Via CIDRAP, a must-read article by Robert Roos: Fears about mutant H5N1 hinge on ferrets as flu model. Excerpt:
Despite all of these parallels, there are some differences between flu in ferrets and humans, researchers say.
For example, Lowen commented, "Ferrets sneeze frequently when infected with seasonal influenza viruses, whereas humans tend to cough and not to sneeze." Also, she said, "Seasonal influenza in ferrets is perhaps milder than in humans, given that the ferrets in question are naive hosts (analogous to children infected for the first time)."
Another difference is that flu causes neurologic signs more often in ferrets, according to Peter Palese, PhD, professor and chair of the Department of Microbiology at Mount Sinai School of Medicine in New York City, who has been critical of the NSABB move to suppress details of the Fouchier and Kawaoka studies.
"Ferrets have a lot of neurologic symptoms with flu, and that certainly doesn't happen in humans," he said. "There's plenty of evidence that ferrets are a much too sensitive system."
He pointed to a 2007 study in the Journal of Virology, in which ferrets that were inoculated with high doses of H5N1 strains from Vietnam showed neurologic signs before dying. Also, in an earlier study, published in Avian Diseases in 2003, scientists found that ferrets infected with the 1997 strain of H5N1 from the first human cases ever confirmed, in Hong Kong, had neurologic manifestations of the infection.
Another researcher who has studied flu in animals, Daniel R. Perez, PhD, of the University of Maryland, agreed that neurologic manifestations are more common in ferrets than what the literature says about human cases. Perez is an associate professor of virology in the Department of Veterinary Medicine in the university's College of Agriculture and Natural Resources and program director for the Avian Influenza Cooperative Agricultural Project there.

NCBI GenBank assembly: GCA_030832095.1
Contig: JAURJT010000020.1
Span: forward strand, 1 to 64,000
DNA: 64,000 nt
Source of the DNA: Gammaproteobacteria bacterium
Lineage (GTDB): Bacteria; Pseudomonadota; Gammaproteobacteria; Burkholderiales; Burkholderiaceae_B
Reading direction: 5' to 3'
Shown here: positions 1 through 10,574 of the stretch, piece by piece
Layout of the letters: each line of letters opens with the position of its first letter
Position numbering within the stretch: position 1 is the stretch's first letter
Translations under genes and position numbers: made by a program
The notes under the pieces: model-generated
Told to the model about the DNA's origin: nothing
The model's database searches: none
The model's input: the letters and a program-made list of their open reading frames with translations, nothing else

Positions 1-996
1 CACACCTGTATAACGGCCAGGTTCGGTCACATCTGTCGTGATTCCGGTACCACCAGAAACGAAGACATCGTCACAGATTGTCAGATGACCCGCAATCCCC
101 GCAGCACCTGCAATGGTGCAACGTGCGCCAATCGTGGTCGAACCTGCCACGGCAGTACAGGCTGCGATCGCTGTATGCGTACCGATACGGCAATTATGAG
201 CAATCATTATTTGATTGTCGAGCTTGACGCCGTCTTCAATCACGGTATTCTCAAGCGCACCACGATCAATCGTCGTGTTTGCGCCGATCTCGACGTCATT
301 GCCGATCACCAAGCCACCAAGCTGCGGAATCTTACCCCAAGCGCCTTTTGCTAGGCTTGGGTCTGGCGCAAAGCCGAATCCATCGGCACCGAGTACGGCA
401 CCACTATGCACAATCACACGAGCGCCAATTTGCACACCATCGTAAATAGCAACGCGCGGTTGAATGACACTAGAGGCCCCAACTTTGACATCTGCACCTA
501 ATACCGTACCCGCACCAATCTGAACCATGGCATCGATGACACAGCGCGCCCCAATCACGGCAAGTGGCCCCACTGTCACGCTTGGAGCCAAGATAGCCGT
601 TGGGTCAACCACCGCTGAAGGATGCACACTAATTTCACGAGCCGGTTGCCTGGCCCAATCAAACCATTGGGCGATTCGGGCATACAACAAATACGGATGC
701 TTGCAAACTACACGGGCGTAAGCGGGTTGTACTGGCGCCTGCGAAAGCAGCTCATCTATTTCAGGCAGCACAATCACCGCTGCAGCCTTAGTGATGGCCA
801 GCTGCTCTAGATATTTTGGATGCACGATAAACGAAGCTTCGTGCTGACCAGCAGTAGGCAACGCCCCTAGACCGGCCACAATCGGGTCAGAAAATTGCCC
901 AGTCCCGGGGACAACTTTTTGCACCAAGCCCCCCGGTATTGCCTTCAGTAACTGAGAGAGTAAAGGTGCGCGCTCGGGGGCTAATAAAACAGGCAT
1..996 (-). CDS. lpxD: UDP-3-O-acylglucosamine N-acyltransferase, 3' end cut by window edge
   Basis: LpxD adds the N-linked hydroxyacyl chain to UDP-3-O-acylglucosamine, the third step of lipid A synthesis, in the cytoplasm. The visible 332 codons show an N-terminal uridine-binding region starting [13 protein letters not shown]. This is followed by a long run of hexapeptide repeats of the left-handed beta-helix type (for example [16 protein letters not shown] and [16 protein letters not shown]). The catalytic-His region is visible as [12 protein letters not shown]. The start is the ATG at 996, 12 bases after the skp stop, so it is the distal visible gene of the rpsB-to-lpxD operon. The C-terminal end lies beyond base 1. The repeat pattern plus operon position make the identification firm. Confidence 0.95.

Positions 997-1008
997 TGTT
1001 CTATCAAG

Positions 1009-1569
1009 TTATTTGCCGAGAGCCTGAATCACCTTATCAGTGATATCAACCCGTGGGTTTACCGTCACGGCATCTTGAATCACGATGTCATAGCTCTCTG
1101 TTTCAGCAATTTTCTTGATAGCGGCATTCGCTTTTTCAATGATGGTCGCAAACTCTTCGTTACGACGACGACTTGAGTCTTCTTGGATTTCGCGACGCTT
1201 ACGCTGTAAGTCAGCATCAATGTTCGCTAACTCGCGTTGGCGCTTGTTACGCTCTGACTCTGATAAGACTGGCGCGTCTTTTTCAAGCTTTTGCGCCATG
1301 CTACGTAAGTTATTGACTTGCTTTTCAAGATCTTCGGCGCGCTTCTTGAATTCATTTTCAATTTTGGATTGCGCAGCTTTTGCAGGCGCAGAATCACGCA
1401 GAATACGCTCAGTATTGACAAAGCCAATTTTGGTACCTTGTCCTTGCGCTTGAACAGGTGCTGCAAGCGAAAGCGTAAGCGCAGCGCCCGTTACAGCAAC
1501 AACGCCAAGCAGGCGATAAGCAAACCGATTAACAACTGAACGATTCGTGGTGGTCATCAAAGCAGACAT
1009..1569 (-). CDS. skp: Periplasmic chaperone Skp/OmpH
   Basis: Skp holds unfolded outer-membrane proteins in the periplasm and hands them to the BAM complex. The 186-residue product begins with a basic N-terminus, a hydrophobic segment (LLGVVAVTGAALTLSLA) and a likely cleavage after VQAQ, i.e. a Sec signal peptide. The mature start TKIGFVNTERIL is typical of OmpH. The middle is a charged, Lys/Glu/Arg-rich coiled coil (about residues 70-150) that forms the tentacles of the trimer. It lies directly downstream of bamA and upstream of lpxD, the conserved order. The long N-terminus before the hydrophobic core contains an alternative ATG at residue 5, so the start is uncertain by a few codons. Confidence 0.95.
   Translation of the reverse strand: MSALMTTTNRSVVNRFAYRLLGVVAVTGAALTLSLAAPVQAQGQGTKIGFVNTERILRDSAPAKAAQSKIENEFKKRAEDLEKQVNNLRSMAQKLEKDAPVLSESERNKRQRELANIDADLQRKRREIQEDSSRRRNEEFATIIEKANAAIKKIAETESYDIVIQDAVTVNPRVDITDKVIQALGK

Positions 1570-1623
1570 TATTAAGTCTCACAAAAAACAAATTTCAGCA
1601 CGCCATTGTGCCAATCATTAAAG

Perez said there's a further difference: "In general, I'd say ferrets are more susceptible than humans to H5N1. The manifestations of the disease seem to be a lot more dramatic and noticeable in ferrets than humans. So the human immune system tends to handle the infection better than ferrets."
But he cautioned that not all strains of H5N1 have been tested in ferrets, and the animals are exposed to the virus in controlled laboratory conditions, unlike humans, making comparisons tricky.
He also observed that scientists face some technical limitations in studying the immune response of ferrets: "We are limited in making parallels between what happens in humans and ferrets in terms of the immune responses. We don't have reagents that are ferret-specific that allow us to study immune responses in ferrets the way we've studied them in mice."